How long has the current crest been in use?
The Club's existing crest is now 15 years old. It is worth noting that, historically, the Club's crest has been updated roughly every ten years. By comparison, every Premier League club has updated their crest at least once since 1997, some on multiple occasions.
It was the Club's view, one that has now been endorsed by supporters, that the time may be right to mark a defining new era for the Club.
Are you looking to remove the Castle?
This is something we've considered from the outset and has the backing of the vast majority of supporters. Our view is that retiring the castle from our Club crest would be a fitting way to respectfully signal a departure from the Boleyn Ground. Fans are overwhelmingly in agreement that it does not make sense to have the Boleyn Castle in our Club crest when we no longer play at the Boleyn Ground.
Will the crossed hammers be in the new crest?
We believe that the hammers are the fundamental symbol/icon of our Club and should be the most prominent feature of any evolution of the Club's crest. This is the Club's proposal and, based on feedback, is wholeheartedly supported by the fanbase.
Can you assure fans the new crest will be claret and blue?
West Ham United has been synonymous with Claret and Blue since 1900. We have no intention of changing this in any evolution of the Club's crest and are confident the fans agree with us on this.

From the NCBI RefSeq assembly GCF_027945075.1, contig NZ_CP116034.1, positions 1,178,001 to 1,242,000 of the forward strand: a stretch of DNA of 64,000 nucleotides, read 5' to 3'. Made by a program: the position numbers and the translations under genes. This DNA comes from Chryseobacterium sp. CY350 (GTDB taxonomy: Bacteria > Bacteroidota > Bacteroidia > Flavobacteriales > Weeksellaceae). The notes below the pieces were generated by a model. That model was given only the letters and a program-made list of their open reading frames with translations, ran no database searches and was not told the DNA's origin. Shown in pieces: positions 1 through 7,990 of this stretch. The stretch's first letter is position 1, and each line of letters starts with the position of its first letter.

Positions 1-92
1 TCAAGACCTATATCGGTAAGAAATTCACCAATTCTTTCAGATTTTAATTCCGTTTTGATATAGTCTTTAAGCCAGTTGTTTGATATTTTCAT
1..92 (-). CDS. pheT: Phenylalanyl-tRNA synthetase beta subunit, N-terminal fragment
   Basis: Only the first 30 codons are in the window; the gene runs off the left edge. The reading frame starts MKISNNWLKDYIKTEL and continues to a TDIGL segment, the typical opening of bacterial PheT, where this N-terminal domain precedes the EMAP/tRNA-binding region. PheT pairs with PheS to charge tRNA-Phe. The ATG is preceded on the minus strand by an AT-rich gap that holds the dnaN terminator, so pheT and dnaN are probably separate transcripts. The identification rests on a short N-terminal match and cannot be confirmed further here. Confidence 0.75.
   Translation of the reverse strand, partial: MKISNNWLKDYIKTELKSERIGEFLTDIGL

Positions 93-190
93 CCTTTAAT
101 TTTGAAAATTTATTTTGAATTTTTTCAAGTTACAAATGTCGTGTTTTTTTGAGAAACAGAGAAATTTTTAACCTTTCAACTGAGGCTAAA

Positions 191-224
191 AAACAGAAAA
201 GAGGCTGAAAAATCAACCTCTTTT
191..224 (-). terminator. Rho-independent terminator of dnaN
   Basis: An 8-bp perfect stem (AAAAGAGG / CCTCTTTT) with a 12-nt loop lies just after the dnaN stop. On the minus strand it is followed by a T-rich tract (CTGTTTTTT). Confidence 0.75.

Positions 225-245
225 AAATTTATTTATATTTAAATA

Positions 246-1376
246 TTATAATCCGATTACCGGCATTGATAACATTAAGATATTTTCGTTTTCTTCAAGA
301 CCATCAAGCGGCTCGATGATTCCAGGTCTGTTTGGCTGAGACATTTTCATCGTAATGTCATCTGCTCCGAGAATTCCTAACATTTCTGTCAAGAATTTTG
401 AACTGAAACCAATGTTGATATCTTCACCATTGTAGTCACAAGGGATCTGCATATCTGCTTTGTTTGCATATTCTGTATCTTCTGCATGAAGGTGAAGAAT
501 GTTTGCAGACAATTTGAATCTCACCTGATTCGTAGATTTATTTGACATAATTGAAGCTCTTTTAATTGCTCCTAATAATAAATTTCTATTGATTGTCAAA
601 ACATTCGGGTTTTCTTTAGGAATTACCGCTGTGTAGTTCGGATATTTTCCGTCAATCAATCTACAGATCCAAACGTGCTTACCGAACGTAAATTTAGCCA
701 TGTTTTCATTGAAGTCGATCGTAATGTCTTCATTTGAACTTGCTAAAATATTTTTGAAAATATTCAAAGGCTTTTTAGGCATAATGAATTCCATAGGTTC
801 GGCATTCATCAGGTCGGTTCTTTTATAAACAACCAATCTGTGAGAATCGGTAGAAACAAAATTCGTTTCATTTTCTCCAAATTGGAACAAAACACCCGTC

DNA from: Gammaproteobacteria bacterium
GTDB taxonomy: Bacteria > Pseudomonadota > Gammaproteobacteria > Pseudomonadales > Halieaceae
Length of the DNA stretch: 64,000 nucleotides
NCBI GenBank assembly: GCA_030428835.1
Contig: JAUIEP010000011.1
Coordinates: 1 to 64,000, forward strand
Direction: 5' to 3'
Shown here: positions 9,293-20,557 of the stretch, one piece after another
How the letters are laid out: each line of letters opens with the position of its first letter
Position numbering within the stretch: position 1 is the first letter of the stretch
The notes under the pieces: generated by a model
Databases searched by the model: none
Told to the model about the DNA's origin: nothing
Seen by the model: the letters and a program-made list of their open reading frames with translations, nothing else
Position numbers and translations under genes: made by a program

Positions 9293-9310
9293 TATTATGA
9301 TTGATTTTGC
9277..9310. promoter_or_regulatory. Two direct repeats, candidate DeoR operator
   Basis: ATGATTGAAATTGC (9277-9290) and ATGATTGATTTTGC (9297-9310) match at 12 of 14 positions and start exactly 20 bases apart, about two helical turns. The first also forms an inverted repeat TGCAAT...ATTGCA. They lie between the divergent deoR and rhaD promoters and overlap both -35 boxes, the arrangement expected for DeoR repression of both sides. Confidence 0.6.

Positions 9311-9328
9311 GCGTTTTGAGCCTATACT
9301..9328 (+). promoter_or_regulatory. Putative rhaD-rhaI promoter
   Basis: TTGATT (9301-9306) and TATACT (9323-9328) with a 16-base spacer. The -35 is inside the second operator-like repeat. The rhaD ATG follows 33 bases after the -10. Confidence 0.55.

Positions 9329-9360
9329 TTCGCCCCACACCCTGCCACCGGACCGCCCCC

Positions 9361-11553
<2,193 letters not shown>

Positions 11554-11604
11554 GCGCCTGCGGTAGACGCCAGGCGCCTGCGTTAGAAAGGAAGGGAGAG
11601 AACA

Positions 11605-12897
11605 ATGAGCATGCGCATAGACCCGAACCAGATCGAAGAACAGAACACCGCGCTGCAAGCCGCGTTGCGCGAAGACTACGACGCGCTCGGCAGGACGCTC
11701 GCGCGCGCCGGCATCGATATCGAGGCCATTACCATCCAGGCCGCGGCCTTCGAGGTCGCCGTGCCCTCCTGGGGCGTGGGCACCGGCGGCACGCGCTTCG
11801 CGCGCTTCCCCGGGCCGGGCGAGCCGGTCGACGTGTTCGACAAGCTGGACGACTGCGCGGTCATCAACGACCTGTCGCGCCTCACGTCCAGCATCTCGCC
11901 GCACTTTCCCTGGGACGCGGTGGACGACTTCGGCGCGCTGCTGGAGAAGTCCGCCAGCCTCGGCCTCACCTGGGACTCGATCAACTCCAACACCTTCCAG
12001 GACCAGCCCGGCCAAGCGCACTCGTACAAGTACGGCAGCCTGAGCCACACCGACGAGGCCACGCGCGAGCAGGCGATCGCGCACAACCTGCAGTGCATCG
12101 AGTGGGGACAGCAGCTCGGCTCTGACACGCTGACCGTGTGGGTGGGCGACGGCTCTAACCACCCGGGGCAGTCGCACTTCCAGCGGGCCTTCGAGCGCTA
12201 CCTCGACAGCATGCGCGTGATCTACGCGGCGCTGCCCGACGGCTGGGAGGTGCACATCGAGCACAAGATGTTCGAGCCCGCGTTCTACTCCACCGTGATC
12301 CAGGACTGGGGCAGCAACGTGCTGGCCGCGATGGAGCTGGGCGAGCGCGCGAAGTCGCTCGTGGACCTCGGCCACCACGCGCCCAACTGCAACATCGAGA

Can the new crest be displayed in different colours?
Absolutely. As with the existing crest, any evolution of the crest can be presented in different colour waves in line with the brand guidelines. For example, mono colours, such as white, coming off claret. However, to reiterate, as above, any new crest will be claret and blue.
Why are you considering adding London to the crest?
This appears to be the issue that has created most debate. Consultation shows that many supporters understand and back the Club's direction in this regard, while others question London's relevance, claiming that the Club has a stronger claim to Essex.
There is, however, no denying that the Club is located in London at present and the Club feels this should be celebrated as we move to a London icon.
West Ham United is our name and should be placed in prime position - it is the Club's view that any inclusion of London would be secondary in position and prominence to a bolder typographic representation of our name - West Ham United - on the crest. It will never be instead of, or on a par with, the Club name.
London, of course, is fundamentally rooted in our history. From our origins at the Thames Ironworks, who proudly displayed their London location on all their vessels, through to the golden era of West Ham teams sporting "West Ham United London" on pennants and rosettes when competing in European competition.